Oceania Kava - A Sacred Elixir Of The Pacific
The drink yaqona (kava) was significant in public business and social life in Fiji. The kava was blended in enormous wooden bowls that were never used for anything else and developed a bluish-grey gloss from contact with the kava.
The drinking cups were made of coconut shells, with the chiefs having their own cups that no one else could drink from, while the other men drank from a common cup.
The kava root was made from the dried roots of the herb Piper methysticumand was initially eaten before being grated to a pulp and soaked in water. The concoction was then strained, generally through a hibiscus fiber bundle, and was ready for use.
The ceremony's beat was set by measured handclapping and reciting of traditional tunes. The kava mixing, straining, and serving were all done with great expertise and grace, with every detail scrutinized.
The kava bowl was traditionally positioned some distance away from the chief. Minor chiefs and common people were positioned on either side of the chanting party. When the kava was ready, a cup-bearer stepped up, filled his cup, and turned to face the chief.
He gently lowered his body, holding the cup with his arms completely extended, until his knees were totally bowed and every muscle was rigid. He would straighten himself, approach the chief, descend again, fill the chief's cup, then squat before him at the right moment in the chant. The chief drained the cup and spun it to the mat amid handclapping and yells of maca! (empty! ), at which point the bearer returned for more.
The right of chiefs to take precedence in order of rank was strictly upheld when drinking kava; a high chief was followed by his herald (mata-ni-vanua) even if other chiefs were present.
The kava ceremony's features varied, but it was always a ceremonial occasion, with the yaqona vakaturaga(mostly yaqona) and yaqona meketakidesignated for special occasions and particularly honored guests.
In Samoa, no ceremony or important event is complete without the usage of kava (also awa, kawa; meaning 'bitter'), an intoxicating beverage prepared from the roots of the Piperaceae (pepper) plant. All sociable contacts are done under the influence of the peeled roots of the kava plant, Piper methysticum.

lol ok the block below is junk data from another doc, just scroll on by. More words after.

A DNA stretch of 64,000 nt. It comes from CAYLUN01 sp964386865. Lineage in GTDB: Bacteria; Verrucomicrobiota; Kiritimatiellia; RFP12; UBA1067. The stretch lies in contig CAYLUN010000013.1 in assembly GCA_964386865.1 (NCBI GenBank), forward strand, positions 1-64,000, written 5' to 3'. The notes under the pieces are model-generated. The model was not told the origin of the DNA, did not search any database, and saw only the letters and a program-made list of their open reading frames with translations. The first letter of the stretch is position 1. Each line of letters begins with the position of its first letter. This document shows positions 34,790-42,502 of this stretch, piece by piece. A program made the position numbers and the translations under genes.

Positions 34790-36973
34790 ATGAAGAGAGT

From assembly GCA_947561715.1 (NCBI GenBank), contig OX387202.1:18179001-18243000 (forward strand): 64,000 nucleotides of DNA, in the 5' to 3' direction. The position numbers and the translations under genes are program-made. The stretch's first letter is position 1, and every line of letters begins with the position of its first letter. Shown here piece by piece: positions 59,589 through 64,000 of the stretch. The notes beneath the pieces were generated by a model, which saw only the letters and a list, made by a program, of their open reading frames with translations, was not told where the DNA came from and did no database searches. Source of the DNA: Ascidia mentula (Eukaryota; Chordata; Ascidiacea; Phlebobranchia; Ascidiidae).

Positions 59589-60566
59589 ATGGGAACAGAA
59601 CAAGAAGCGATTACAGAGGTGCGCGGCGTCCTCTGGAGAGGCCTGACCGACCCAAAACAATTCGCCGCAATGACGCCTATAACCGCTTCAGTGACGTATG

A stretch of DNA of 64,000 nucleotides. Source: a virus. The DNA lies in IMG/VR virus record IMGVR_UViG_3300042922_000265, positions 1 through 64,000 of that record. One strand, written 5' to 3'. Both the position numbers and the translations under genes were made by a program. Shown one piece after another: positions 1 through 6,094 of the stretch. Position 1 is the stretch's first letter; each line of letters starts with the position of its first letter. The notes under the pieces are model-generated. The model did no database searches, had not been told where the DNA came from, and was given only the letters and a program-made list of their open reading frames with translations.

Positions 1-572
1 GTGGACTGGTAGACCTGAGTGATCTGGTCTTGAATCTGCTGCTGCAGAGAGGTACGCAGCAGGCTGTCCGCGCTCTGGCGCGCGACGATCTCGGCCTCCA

Many ceremonial observances accompany the creation of the enticing beverage created from this root. The tools used to make the brew include a wooden bowl, a coconut cup, and a sieve.
The "maid of the village" is typically called upon to make the beverage, a ceremony she executes with dignity with her attendants. After properly cleansing her lips in front of everyone, she sits on the matted floor with the bowl in front of her and begins to masticate the bits of roots provided to her by the attendants, with a resigned manner and focused visage.
Piece after piece is chewed until the mouth is full and the cheeks bulging, at which point the mass is evacuated into her palms and dropped in the bowl with a graceful swing.
This process is repeated until the desired amount of root is obtained. The maid next washes her hands thoroughly, and after her attendants have poured the necessary amount of water into the bowl, she begins the compounding.
She mixes all the undissolved portion of the root in the fou, or strainer, with a smooth rolling and twisting movement of the hands, which is shaken out after ringing, and the straining is repeated until the brew is finished.
According to oral legend, the King of Tongavisited a remote island afflicted by starvation years ago. Because the villagers had nothing to offer him, one lady killed her kid, fried it, and wrapped it in leaves as if it were a suckling pig in order to feed the king.
When the king realized that this food was forbidden, he ordered that the kid be given a noble burial. The kava plant, which relieves hunger, sprang from the tomb.
Hawaiian healers utilize kava as a sedative and narcoticum in Hawaii.